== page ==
Southeast Side Metcoke/Petcoke Facility Ceases Operation
Deborah Bayliss | 10/8/2014, 3:18 p.m.
Some Southeast side residents may breathe a sigh of relief after news that the Calumet Transload Facility that caused community outrage and protests over petroleum coke (petcoke) and metallurgical coke (metcoke) storage at its property located at 2900 E. 106th has ceased operation.
According to the Times of Northwest Indiana, the Transload facility has been sold.
"The property has been sold," company president Alan Beemsterboer was quoted saying in an Times of Northwest Indiana news story. "Doing business in the city is increasingly difficult."
What is Petcoke? It’s described as a solid carbon material derived from the oil refining process and is typically used as a fuel source in power plants and can cause heart and lung problems, according to the U.S. Environmental Health Protection Agency. Metcoke is a carbon material resulting from the manufactured processing of blends of bituminous coal and has similar health risks.
Chicago Rahm Mayor Emanuel and the Chicago Department of Public Health (CDPH) announced last Friday that the Calumet Transload Facility removed illegally-stored metallurgical coke and also discontinued storage of petroleum coke from its Southeast Side Chicago location following the City’s issuance of an Aug. 7, Cease and Desist order.
“The City’s residents and our air quality are protected now that the harmful effects of petcoke residue from this major facility are out of this community,” said Chicago Mayor Rahm Emanuel via press release. “We take this issue very seriously and will not let any company or individuals violate our law and hurt our quality of life in order to make a quick buck.”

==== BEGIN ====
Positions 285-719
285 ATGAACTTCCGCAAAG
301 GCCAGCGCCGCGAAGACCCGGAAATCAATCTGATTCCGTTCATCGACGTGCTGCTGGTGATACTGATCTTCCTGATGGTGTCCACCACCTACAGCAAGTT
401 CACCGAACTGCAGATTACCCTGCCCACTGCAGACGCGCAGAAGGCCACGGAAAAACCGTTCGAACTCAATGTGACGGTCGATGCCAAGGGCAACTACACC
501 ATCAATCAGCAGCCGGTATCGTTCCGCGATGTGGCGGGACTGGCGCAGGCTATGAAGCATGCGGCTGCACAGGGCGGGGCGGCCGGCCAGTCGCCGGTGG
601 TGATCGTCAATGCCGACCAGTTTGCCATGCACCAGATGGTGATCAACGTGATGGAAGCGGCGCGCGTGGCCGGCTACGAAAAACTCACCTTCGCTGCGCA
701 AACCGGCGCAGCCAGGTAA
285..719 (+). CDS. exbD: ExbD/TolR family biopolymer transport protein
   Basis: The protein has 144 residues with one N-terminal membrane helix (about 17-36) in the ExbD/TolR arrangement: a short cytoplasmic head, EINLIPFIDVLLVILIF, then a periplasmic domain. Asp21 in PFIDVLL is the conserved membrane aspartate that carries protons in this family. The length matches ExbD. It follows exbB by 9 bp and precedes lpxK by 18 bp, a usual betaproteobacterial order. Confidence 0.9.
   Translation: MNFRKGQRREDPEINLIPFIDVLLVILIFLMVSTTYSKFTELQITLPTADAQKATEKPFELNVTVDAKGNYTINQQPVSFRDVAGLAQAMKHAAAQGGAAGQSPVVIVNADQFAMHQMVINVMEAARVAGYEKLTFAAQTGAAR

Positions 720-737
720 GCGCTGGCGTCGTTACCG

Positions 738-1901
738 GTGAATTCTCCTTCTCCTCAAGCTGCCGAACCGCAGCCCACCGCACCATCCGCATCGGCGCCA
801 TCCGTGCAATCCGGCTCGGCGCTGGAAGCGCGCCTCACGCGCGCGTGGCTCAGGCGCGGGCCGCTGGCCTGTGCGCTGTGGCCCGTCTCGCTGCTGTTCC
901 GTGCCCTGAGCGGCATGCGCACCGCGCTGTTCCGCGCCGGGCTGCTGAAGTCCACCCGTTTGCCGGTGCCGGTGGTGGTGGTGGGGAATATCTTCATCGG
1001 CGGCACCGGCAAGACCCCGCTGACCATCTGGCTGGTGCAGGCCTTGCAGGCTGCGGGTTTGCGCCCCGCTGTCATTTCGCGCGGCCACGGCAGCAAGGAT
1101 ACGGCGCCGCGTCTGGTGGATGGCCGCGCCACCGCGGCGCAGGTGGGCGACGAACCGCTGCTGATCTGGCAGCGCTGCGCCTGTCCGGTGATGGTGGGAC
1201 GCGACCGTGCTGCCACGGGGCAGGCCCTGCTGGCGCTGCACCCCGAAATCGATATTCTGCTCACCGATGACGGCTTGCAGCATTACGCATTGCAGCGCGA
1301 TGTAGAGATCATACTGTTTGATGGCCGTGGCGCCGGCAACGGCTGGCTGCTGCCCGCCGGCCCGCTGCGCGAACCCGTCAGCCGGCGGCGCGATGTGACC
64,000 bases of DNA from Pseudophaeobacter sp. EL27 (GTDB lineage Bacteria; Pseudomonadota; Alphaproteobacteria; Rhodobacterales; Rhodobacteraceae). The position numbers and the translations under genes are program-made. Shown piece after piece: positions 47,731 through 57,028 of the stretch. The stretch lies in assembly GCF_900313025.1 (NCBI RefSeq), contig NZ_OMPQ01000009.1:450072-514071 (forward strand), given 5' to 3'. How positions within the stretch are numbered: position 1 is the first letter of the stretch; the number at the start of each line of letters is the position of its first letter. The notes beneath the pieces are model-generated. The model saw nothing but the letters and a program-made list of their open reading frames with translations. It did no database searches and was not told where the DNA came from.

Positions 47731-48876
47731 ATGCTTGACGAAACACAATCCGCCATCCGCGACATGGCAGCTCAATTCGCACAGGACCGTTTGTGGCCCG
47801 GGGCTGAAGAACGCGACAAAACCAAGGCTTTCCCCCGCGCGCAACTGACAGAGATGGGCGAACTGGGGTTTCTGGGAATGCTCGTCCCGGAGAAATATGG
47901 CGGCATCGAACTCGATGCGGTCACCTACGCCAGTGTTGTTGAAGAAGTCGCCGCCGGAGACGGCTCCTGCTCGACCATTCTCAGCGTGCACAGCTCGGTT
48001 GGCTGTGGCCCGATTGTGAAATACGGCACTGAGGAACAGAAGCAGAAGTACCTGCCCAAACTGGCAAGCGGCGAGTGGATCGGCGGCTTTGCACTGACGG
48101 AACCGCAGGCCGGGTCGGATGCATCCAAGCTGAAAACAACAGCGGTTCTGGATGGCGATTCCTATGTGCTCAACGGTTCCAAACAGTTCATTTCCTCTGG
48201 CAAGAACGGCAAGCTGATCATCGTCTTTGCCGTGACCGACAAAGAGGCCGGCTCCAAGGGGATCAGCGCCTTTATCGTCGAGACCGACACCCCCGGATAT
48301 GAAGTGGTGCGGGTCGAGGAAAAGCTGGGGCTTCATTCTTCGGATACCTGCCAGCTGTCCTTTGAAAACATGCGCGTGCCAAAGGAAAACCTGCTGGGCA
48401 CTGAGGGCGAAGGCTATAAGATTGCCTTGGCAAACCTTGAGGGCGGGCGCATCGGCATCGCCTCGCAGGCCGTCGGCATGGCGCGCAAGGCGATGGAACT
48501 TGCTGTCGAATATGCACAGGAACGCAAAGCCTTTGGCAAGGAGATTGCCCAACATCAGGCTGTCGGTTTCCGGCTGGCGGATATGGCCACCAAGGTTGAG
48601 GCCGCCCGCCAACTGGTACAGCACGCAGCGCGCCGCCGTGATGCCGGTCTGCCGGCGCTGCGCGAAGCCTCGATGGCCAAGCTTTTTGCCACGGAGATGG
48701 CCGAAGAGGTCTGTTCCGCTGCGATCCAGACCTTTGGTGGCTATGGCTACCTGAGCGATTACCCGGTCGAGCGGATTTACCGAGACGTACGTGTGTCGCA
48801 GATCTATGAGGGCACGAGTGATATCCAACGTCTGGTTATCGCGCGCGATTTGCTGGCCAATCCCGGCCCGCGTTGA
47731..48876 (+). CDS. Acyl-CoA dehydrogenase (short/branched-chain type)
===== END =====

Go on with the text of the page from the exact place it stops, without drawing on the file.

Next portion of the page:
The Chicago Citizen Newspaper on Monday contacted Beemsterboer Slag Corp., who owns the Calumet Transload facility but did not receive a return telephone call by press time.
According to the Mayor’s office, continued pressure from the City, Ill. Attorney General Lisa Madigan, and community advocates, the Beemsterboer family withdrew its applications for state permits to store petcoke and decided to sell its southeast side Chicago facility.
In late 2013, the City and Madigan sued the Beemsterboers for air pollution violations involving storage of petcoke at their 106th Street facility. On December 19, 2013, the City and Attorney General entered into an agreed interim order with owner George J. Beemsterboer, Inc. and Beemsterboer Slag Corp. that required the company to remove piles of petcoke and metcoke and to document where the materials are sent.
Calumet Transload reportedly was storing approximately 12,000 tons of coke material at their facility and planned to bring an additional 8,000 tons to the site, which is the equivalent of 400 dump trucks of coke.
Earlier this year, the Chicago Department of Public Health finalized new regulations related to the handling and storing of bulk materials, including petcoke. Those regulations require companies that currently transport or store petcoke to fully enclose their facilities and adopt other best management practices to prevent the spread of these materials into the air.
The City also asks residents who observe coke or coal dust in their neighborhoods to report it to 311 or by emailing firstname.lastname@example.org. Additional information can be found at www.cityofchicago.org/petcoke.